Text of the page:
I have been offline, traveling for actual reporting, over the weekend, and reappear to find… argh!!! There is no possible way to keep up. So as a brief time-capsule register of where things stand, six weeks before midterm election day, here are two markers of things that have changed in the past few days.
(1) There is no longer “just one.” The most significant recent development in the Brett Kavanaugh case would appear to be the dispatch from Jane Mayer and Ronan Farrow in The New Yorker, alleging an episode of sexual assault by Kavanaugh when he was an undergraduate at Yale. Why is this significant?
(a) Of all the reporters whose accounts go contrary to official Trump administration claims, from the venerable Bob Woodward to the more recently eminent Ronan Farrow, I am not aware of anyone whose decades-long track record stands up better than Jane Mayer’s. If she has had to retract, apologize for, eat crow about, or otherwise retract significant factual illustrations, I’m not aware of it.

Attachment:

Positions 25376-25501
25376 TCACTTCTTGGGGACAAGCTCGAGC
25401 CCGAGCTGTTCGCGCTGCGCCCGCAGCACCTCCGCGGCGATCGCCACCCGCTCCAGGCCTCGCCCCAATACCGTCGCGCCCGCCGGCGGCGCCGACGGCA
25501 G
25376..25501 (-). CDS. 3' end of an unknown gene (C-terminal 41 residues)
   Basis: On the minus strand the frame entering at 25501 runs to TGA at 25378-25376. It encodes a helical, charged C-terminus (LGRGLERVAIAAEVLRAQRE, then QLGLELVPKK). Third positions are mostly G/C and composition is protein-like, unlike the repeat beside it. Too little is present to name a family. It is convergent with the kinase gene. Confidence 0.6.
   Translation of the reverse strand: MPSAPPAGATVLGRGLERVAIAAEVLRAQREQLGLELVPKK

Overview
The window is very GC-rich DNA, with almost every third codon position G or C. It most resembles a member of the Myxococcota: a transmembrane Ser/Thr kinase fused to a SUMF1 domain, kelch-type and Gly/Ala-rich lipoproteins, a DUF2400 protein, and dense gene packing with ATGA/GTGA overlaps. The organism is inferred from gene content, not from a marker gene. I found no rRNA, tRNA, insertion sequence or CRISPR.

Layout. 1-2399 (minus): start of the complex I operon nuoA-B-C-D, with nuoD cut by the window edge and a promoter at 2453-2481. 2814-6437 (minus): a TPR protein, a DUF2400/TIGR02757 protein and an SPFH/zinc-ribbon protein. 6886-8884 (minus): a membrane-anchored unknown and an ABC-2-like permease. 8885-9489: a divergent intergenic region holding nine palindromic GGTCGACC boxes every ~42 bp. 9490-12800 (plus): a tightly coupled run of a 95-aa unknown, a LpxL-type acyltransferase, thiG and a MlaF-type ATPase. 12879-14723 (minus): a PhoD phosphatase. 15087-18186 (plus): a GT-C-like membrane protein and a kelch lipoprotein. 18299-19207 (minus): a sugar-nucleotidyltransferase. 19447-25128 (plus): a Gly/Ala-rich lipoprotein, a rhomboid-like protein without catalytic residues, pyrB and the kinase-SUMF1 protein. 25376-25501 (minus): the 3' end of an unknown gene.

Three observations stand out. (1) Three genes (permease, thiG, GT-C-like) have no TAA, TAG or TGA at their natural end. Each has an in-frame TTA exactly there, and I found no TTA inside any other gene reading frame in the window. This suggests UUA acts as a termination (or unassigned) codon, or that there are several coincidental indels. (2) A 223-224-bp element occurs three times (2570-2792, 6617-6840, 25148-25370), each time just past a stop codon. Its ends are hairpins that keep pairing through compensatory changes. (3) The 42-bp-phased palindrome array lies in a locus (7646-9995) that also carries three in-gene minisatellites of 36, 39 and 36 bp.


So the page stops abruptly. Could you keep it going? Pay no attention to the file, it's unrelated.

(b) In the etiology of sexual-aggression claims, the offense history very rarely seems to be “there was just that one time.” Either the number of plausible sexual-abuse claims against a prominent figure is zero — against Barack Obama, against George W. Bush, against Kavanaugh’s fellow Georgetown Prep alumnus Neil Gorsuch, etc — or it eventually amounts to a significant number.
Cosby, Weinstein, the gymnastics doctor Larry Nassar, and the like may be extreme cases. But in general the pattern we’ve all learned to expect is: If there is one, there is more than one. Conversely: if the number remains firmly at one, it’s easier to raise doubts about that lone accuser.
With the Mayer-Farrow story, the number of specific allegations against Brett Kavanaugh broke the more-than-one threshold. No one working for Kavanaugh’s confirmation can say so, but this news substantially changes expectations, and apprehensions, about what other claims might yet turn up.
(c) On the expectations front, I’ll lay out my own.
In my reporting life and as a citizen, I’ve watched over the decades many cycles of “rumors” and “questions” about sexual misconduct by prominent (male) figures run their course. Not in every case, but in the vast majority of them, as the evidence finally comes out and mounts up, it has usually weighed on the side of the accuser, not the accused. Where there is smoke, there has usually been fire.